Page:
Adeyemo, A A, Omotade, O O, Forrester, T E, Luke, A, Rotimi, C, and Owoaje, E T. Relative contributions of energy expenditure on physical activity, body composition and weight gain to the evolution of impaired glucose tolerance to Frank diabetes. IAEA: N. p., 2002. Web.
Adeyemo, A A, Omotade, O O, Forrester, T E, Luke, A, Rotimi, C, & Owoaje, E T. Relative contributions of energy expenditure on physical activity, body composition and weight gain to the evolution of impaired glucose tolerance to Frank diabetes. IAEA.
Adeyemo, A A, Omotade, O O, Forrester, T E, Luke, A, Rotimi, C, and Owoaje, E T. 2002. "Relative contributions of energy expenditure on physical activity, body composition and weight gain to the evolution of impaired glucose tolerance to Frank diabetes." IAEA.
@misc{etde_20487950,
title = {Relative contributions of energy expenditure on physical activity, body composition and weight gain to the evolution of impaired glucose tolerance to Frank diabetes}
author = {Adeyemo, A A, Omotade, O O, Forrester, T E, Luke, A, Rotimi, C, and Owoaje, E T}
abstractNote = {The effect of obesity on glucose intolerance is a mixture of impact of body composition on glucose-insulin relationships as well as the modulation of this metabolism by physical activity. In this project, we seek to measure the energy expenditure on activity, the rate of weight gain and changes in body composition in a free-living population, and to relate these variables to changes in glucose tolerance and insulin sensitivity. We have enrolled a cohort of 280 adults in Idikan, a poor urban community in lbadan, Nigeria, selected by simple random sampling from a population database. In this communication, we report characteristics of the study cohort, findings on evaluation of a physical activity questionnaire and changes in body size, body composition and measures of insulin resistance over a one-year period. Mean age of the men is 49.7 (SD 12.7) years and of the women 44.7 (SD 10.7) years. Mean fasting blood glucose was 4.57 (SD 4.75) mmol/L among men and 3.54 (SD 1.02) mmol/L among women. The modified HIP physical activity (PA) questionnaire was evaluated in a subset of participants for whom scale reliability coefficients of 0.57 and 0.33 were obtained for the occupational and leisure scales of HIP respectively. Two-week test-retest intraclass correlation coefficient was 0.53. On validation against doubly-labelled water measurements, the HIP occupational score showed a positive correlation (r=0.37, p=0.01) with activity energy expenditure per kg body weight (AEE per kg) and a similar correlation of 0. 37 with physical activity level (PAL). Thus, the HIP occupational scale showed adequate consistency, good test-retest reliability and good correlations with measures of physical activity by doubly-labelled water. Over a one-year follow-up period, the participants showed increases in weight, BMI, waist circumferences, fat mass, fasting insulin and insulin-to-glucose ratio. However, HOMA-IR did not significantly change. Overweight increased from 21.3% to 23.9% while obesity increased from 5.2% to 7.7%. Baseline PA and change in PA were significant predictors of change in fat mass but not of other outcomes. None of the participants became IGT or diabetic during the year. These findings are discussed in relation to the findings in the Jamaican study. (author)}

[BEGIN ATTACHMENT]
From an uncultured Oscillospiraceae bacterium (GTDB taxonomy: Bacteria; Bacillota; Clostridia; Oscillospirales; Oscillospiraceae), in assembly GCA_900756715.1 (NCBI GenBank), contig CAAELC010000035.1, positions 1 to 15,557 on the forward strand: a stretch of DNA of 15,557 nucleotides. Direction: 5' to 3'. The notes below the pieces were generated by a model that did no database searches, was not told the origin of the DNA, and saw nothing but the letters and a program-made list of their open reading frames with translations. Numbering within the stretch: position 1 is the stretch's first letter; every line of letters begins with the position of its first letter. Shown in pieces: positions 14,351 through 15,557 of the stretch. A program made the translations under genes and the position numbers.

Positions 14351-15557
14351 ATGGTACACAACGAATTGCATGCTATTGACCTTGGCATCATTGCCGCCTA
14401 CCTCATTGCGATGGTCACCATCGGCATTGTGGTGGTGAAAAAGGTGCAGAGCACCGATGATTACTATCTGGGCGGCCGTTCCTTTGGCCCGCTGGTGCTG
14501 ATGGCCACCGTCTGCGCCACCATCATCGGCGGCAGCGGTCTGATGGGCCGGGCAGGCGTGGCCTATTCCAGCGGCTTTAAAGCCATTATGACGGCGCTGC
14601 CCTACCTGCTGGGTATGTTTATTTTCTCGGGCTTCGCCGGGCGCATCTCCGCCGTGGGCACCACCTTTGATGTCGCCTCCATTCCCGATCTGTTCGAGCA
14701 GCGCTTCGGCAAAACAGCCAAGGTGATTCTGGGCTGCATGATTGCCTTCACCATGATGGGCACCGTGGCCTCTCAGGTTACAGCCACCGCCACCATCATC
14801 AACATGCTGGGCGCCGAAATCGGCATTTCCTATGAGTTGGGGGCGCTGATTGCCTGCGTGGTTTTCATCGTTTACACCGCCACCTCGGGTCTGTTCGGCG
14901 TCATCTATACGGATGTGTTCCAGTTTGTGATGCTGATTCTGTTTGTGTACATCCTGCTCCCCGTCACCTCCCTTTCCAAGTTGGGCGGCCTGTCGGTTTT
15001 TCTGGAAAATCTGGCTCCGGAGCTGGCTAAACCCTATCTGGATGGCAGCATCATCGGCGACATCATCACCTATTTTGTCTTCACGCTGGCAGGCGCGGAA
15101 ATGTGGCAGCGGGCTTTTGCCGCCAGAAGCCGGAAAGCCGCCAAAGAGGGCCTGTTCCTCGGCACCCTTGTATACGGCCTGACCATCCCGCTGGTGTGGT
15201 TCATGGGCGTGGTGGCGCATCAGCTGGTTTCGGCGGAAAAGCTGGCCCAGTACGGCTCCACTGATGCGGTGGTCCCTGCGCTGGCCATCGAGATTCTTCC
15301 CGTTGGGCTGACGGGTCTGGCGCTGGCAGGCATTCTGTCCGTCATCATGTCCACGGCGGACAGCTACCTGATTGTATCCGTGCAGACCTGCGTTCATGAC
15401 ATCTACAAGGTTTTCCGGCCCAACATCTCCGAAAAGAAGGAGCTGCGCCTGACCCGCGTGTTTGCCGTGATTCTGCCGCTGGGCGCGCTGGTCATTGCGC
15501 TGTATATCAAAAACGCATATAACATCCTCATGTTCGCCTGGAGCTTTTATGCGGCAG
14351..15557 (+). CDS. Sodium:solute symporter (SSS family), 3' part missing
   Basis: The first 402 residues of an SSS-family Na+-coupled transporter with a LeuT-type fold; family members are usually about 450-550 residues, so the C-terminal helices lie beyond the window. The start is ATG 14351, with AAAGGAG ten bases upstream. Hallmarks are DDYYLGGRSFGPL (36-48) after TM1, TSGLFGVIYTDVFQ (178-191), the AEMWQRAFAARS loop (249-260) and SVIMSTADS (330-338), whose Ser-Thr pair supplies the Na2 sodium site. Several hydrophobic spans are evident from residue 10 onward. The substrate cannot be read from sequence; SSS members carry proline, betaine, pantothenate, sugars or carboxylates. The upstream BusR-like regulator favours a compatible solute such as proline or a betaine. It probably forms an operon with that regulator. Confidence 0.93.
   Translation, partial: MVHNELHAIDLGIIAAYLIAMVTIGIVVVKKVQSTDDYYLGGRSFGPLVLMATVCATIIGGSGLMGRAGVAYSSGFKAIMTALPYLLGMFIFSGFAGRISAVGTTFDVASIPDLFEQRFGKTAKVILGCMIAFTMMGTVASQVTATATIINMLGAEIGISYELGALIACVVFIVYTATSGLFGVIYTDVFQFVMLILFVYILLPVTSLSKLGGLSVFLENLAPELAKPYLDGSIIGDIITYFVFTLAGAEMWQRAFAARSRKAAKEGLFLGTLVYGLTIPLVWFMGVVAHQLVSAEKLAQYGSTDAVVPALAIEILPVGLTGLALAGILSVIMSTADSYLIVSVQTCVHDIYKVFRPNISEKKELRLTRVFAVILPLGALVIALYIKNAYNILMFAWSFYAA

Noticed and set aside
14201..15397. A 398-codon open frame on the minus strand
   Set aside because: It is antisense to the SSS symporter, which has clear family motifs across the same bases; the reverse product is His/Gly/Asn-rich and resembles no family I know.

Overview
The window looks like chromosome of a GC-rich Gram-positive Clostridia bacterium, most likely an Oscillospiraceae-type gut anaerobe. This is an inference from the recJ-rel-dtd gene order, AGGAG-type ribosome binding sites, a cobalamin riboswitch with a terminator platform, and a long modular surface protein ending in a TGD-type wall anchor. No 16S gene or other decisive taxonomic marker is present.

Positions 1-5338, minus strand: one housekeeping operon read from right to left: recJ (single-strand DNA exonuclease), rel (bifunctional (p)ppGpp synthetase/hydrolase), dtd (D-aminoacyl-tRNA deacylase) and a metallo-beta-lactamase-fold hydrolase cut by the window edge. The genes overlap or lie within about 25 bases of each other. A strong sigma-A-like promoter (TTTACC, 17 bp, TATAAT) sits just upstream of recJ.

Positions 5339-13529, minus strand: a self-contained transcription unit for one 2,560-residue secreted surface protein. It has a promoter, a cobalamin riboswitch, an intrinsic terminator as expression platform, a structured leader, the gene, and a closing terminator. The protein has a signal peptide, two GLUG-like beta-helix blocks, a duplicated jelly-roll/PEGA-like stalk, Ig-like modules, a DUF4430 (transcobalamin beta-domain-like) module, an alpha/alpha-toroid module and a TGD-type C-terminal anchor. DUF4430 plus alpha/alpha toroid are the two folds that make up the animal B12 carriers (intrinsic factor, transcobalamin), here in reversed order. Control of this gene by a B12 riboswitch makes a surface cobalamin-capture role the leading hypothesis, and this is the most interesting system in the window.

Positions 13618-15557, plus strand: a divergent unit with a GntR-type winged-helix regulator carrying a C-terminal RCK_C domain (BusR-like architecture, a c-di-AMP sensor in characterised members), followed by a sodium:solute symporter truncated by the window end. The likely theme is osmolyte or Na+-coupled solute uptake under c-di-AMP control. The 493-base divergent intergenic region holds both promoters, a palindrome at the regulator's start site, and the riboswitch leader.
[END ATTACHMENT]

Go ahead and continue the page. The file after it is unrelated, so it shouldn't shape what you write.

place = {IAEA}
year = {2002}
month = {Jul}
}